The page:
Components of a Fuel Measurement System
There are four major sub-systems of a fuel measurement system, fuel consumption measurement, pre-conditioning, conditioning, and interface. Each of these components can vary in their design and function based on the application's requirements. The following is a brief summary of these components and their uses or benefits.
Fuel Consumption Measurement
This measurement, also called Mass Flow Measurement is at the heart of the system. These components are critical in determining the accuracy and reliability of your test measurement data. There are a number of different flow meters each with it's own positives and negatives (eg. Coriolis meters provide mass flow vs. positive displacement meters calculate mass flow from flow rate). Choosing the one that best fits your application is the most important decision in the success or failure of your testing.
The pre-conditioning system is used to prepare the fuel or test medium prior to the fuel consumption measurement. The location and the design of the pre-conditioning can greatly influence the accuracy and response time of the flow meter device. Because of the importance of this influence, the design of the system has to be done in consideration with the testing requirements; it's physical location and packaging, as well as other system components.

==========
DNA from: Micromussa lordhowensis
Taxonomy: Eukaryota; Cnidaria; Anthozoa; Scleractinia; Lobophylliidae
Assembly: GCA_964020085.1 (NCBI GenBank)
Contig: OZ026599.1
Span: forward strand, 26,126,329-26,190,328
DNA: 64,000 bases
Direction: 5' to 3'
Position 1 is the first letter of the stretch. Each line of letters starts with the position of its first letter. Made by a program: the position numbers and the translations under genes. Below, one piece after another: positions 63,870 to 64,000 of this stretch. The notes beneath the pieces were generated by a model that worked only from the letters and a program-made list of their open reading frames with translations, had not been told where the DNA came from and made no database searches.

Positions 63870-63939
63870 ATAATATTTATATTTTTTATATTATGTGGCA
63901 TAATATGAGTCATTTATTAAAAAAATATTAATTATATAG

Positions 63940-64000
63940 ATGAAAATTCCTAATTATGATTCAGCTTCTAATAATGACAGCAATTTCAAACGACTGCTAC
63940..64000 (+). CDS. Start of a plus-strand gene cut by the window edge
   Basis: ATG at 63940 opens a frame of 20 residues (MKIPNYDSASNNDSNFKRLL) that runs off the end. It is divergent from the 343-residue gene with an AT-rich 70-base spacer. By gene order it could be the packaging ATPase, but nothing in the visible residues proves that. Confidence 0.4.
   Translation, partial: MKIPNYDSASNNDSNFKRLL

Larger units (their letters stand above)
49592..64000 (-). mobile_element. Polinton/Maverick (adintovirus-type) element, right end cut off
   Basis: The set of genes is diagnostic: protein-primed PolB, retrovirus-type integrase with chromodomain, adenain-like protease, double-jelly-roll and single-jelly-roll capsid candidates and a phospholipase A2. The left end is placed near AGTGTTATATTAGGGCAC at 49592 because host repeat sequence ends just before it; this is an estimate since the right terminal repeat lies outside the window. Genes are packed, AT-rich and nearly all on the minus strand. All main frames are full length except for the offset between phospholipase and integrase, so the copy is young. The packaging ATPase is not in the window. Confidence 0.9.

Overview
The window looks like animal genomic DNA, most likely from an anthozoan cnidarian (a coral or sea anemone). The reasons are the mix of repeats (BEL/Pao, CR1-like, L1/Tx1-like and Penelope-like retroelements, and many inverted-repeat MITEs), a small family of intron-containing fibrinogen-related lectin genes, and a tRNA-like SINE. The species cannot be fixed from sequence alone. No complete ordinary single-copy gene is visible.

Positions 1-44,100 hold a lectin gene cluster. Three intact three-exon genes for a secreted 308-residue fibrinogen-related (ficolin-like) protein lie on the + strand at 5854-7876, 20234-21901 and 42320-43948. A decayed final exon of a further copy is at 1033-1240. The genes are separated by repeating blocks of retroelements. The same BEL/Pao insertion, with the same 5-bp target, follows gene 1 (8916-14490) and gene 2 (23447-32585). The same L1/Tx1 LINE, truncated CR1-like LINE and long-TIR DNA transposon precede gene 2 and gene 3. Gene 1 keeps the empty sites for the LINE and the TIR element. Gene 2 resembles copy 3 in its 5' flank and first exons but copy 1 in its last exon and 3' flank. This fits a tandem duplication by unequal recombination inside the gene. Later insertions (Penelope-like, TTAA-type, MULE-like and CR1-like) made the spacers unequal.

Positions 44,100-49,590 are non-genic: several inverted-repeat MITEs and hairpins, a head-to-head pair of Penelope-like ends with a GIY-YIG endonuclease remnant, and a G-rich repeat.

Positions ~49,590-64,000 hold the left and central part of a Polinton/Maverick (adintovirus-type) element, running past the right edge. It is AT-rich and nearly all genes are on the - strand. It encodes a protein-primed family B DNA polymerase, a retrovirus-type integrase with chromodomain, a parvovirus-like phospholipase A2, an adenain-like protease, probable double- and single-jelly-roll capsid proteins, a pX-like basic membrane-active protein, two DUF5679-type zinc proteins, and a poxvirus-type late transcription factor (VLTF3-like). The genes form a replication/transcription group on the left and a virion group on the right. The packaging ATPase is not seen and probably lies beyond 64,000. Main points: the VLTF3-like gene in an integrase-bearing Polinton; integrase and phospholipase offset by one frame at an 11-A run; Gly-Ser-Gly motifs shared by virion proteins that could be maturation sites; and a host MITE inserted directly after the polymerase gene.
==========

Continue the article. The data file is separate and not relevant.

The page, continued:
A conditioning system is used in applications where excess fuel is returned to the tank from the engine. There are a couple of philosophies on incorporating this returning fuel into a measurement system. Each has its positives and negatives that must be weighed against the objectives of the testing requirement. Again this system can greatly influence the accuracy and response time of the fuel measurement device.
The interface allows the measurement system to be connected to a data acquisition system for retrieving data and controlling the measurement system. Any number of protocols and connections can be used, depending on the users requirements.